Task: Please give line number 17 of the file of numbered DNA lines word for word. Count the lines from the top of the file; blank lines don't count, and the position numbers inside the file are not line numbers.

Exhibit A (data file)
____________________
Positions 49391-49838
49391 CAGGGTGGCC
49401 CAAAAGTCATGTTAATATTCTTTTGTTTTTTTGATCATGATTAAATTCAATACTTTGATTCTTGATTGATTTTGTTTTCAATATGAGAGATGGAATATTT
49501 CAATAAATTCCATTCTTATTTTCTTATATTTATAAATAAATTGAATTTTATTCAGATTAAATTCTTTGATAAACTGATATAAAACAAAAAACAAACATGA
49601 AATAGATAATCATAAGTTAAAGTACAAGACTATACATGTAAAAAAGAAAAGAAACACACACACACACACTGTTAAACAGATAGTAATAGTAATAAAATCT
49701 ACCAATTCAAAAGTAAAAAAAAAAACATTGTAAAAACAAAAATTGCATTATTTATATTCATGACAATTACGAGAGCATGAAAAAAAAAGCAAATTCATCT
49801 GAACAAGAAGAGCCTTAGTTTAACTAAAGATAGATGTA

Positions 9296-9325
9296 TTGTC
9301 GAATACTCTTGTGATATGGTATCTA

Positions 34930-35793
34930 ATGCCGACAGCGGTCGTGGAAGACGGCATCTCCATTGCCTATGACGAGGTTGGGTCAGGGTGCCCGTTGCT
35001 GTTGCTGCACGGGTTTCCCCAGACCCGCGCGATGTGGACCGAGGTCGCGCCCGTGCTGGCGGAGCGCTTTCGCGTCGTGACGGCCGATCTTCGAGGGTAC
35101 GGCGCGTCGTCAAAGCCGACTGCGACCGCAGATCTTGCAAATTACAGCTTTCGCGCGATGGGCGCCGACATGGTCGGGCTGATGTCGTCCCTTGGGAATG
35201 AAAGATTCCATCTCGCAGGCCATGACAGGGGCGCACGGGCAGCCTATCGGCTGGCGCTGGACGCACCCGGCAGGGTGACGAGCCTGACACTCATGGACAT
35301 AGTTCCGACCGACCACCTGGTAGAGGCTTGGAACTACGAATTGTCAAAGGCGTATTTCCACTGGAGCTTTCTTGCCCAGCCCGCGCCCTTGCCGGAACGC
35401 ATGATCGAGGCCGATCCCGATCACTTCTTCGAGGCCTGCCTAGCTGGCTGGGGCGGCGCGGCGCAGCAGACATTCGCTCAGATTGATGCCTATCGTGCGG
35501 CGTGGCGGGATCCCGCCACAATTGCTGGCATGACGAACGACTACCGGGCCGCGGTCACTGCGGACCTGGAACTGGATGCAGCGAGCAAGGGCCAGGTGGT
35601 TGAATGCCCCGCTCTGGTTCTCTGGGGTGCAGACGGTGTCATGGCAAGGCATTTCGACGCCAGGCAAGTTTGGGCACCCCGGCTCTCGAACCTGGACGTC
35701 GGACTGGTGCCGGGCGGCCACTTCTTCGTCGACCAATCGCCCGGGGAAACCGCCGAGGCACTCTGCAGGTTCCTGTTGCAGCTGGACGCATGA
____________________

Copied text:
35401 ATGATCGAGGCCGATCCCGATCACTTCTTCGAGGCCTGCCTAGCTGGCTGGGGCGGCGCGGCGCAGCAGACATTCGCTCAGATTGATGCCTATCGTGCGG